Resurrected Living
"What are you going to do with your new resurrected life? This is the heroic question." Richard Rohr

The Good News of a Dead Man


Now when Mary came to where Jesus was and saw him, she fell at his feet, saying to him, “Lord, if you had been here, my brother would not have died.” When Jesus saw her weeping, and the Jews who had come with her also weeping, he was deeply moved in his spirit and greatly troubled. And he said, “Where have you laid him?” They said to him, “Lord, come and see.” Jesus wept. So the Jews said, “See how he loved him!” But some of them said, “Could not he who opened the eyes of the blind man also have kept this man from dying?”

Then Jesus, deeply moved again, came to the tomb. It was a cave, and a stone lay against it. Jesus said, “Take away the stone.” Martha, the sister of the dead man, said to him, “Lord, by this time there will be an odor, for he has been dead four days.” Jesus said to her, “Did I not tell you that if you believed you would see the glory of God?” So they took away the stone. And Jesus lifted up his eyes and said, “Father, I thank you that you have heard me. I knew that you always hear me, but I said this on account of the people standing around, that they may believe that you sent me.” When he had said these things, he cried out with a loud voice, “Lazarus, come out.” The man who had died came out, his hands and feet bound with linen strips, and his face wrapped with a cloth. Jesus said to them, “Unbind him, and let him go.” (John 11:32-44)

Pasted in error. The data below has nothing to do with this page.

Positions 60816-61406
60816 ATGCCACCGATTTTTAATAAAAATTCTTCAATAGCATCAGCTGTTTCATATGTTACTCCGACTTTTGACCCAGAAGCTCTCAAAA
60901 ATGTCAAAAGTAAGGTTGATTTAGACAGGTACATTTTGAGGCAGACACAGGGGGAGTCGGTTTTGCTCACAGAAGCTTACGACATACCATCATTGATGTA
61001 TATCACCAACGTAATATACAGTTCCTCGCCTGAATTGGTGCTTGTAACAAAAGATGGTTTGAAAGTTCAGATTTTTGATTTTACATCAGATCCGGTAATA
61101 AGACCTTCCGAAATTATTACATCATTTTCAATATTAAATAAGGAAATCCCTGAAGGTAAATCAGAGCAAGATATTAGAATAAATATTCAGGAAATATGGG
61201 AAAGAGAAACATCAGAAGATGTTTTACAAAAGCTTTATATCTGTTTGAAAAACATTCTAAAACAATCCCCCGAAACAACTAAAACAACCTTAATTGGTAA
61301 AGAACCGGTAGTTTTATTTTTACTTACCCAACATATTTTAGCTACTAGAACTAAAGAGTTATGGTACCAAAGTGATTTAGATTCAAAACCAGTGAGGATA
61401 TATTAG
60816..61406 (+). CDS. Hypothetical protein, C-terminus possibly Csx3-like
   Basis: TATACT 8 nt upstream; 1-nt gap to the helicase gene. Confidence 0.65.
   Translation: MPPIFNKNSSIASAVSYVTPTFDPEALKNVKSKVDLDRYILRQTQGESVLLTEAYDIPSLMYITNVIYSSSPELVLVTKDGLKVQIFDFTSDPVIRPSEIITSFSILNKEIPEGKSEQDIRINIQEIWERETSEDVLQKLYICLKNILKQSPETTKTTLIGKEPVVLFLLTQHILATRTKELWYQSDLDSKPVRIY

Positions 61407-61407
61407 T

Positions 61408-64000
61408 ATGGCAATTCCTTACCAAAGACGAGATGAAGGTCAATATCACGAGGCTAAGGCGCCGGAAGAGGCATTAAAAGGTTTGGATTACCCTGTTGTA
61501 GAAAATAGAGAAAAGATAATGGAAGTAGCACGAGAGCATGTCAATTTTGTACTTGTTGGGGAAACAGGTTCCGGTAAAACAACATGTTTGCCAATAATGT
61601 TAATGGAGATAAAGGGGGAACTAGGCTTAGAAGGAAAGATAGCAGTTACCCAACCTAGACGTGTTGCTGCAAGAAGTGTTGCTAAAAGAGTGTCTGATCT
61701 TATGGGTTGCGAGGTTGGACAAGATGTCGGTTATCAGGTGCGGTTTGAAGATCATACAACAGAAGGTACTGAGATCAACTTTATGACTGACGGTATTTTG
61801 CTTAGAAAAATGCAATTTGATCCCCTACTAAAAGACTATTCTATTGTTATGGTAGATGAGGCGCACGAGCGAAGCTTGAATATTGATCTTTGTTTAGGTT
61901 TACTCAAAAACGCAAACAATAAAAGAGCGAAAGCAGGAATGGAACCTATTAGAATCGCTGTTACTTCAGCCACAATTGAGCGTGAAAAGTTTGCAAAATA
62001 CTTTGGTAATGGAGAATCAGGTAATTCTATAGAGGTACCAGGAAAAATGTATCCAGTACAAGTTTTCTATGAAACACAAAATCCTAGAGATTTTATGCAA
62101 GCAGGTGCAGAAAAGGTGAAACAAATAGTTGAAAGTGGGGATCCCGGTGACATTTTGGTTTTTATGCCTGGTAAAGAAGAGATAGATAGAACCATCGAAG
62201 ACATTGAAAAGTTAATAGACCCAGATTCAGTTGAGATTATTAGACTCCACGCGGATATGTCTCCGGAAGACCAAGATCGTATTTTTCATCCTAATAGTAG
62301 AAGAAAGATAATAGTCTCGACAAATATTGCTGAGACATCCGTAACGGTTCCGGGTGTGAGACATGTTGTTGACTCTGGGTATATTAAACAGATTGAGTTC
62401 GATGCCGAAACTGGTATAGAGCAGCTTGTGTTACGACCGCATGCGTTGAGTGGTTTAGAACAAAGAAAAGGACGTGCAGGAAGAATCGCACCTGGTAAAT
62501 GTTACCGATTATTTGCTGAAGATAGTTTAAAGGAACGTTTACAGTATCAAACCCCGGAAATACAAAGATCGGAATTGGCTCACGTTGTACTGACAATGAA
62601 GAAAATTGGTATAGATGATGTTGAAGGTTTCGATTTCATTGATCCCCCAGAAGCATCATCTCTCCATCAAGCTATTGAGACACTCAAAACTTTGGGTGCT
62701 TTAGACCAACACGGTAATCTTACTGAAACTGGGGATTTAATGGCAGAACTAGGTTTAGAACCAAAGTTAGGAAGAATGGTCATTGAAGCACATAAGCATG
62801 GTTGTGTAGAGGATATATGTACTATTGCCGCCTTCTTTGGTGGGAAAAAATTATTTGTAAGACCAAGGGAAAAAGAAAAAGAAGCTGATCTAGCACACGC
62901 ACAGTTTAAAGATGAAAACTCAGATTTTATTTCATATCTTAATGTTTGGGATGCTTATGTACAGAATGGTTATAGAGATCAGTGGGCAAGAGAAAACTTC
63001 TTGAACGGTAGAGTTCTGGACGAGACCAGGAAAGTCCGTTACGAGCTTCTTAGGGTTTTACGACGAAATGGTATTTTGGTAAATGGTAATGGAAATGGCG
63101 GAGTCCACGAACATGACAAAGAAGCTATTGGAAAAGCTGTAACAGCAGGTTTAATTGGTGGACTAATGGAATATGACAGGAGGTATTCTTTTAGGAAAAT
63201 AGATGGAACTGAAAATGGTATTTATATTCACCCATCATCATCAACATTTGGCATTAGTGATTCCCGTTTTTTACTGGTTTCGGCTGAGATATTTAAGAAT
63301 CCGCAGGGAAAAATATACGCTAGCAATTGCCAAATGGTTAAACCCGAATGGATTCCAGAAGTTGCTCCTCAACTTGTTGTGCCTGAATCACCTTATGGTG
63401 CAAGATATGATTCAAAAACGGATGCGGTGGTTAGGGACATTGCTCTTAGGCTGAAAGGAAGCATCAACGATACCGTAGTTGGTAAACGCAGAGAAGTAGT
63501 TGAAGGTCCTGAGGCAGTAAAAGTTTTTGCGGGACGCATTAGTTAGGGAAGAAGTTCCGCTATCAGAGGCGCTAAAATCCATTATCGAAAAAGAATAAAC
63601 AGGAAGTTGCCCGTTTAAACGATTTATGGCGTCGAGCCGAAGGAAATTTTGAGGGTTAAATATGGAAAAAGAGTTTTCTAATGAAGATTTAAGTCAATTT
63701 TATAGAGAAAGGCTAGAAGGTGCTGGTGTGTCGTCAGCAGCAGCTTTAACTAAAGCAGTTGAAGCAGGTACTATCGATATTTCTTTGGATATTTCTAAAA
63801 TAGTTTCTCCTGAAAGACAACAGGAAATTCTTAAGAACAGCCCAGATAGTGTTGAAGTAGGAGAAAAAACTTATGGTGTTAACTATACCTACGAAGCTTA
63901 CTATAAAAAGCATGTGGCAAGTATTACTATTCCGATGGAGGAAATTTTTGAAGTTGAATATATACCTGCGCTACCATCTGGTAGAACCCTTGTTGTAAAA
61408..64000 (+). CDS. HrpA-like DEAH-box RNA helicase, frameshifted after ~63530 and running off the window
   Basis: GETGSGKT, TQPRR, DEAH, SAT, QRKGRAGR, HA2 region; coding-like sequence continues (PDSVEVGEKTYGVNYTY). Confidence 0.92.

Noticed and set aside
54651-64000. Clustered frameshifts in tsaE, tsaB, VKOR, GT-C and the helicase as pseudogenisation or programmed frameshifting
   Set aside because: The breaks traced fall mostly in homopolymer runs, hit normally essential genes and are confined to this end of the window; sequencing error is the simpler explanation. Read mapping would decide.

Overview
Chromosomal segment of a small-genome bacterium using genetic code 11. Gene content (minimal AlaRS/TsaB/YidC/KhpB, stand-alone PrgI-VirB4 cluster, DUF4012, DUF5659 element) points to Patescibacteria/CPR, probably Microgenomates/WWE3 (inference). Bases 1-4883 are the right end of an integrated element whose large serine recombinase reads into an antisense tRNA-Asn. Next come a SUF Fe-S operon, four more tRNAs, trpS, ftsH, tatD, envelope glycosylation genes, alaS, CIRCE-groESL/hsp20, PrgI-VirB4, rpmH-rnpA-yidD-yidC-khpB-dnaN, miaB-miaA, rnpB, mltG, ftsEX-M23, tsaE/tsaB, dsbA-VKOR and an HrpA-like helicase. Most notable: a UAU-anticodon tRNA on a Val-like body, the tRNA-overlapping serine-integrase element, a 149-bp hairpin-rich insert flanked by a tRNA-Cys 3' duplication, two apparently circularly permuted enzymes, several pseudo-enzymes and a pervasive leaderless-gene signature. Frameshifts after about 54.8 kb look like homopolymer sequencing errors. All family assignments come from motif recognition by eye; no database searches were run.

This is an intimate story in the life of Jesus. We see things with Jesus here that we do not see in other places. We see how he interacts with people who are very dear to him. We see him mourn and even cry. Jesus has feelings and we may be a little surprised by this. Over the years, some commentators have tried to explain this away. They think that emotion is a sign of weakness and that God has none. This was a belief the ancient Greeks held, but it is not a Biblical idea. A careful reading of the Bible will reveal that God is an emotional being. At times he is angry. Other times he is sad. In the New Testament, God is described as love.

This text is about a time of lament and grief. Lazarus dies and his family is distraught. Death and tragedy is something we must deal with, and this story gives us some insight about how God comforts the mourning. We like easy answers. We want something to say that makes everything better, but the truth is there are no magic words. There is nothing we can say that will erase the pain of the loss of a loved one. In this story, Jesus offers no words of comfort, but instead he enters into their grief. The text simply says, “Jesus wept.” Whenever we experience loss, we can take comfort in the fact that Jesus is with us. He understands our pain. He identifies with what we are going through. His presence is never far from us and he is grieving along with us.

This should bring us a since of comfort. We don’t have to have any words. We know that the God of the Universe understands our grief and is mourning alongside us, but this is not the only thing we learn from this story. It also gives us a since of hope because this story foreshadows an event that will forever alter human history. Jesus has the power to bring Lazarus back from the dead. He speaks and Lazarus comes to life. This is remarkable, but what is even more remarkable is that not too much longer after this event Jesus will be crucified and he will be raised from the dead three days later. Jesus will claim victory over death. The pain and separation we experience in this life is not permanent. One day death will be no more. One day we will be reunited with the loved ones we have lost. One day all things will be made right. What a bright and glorious day that will be!

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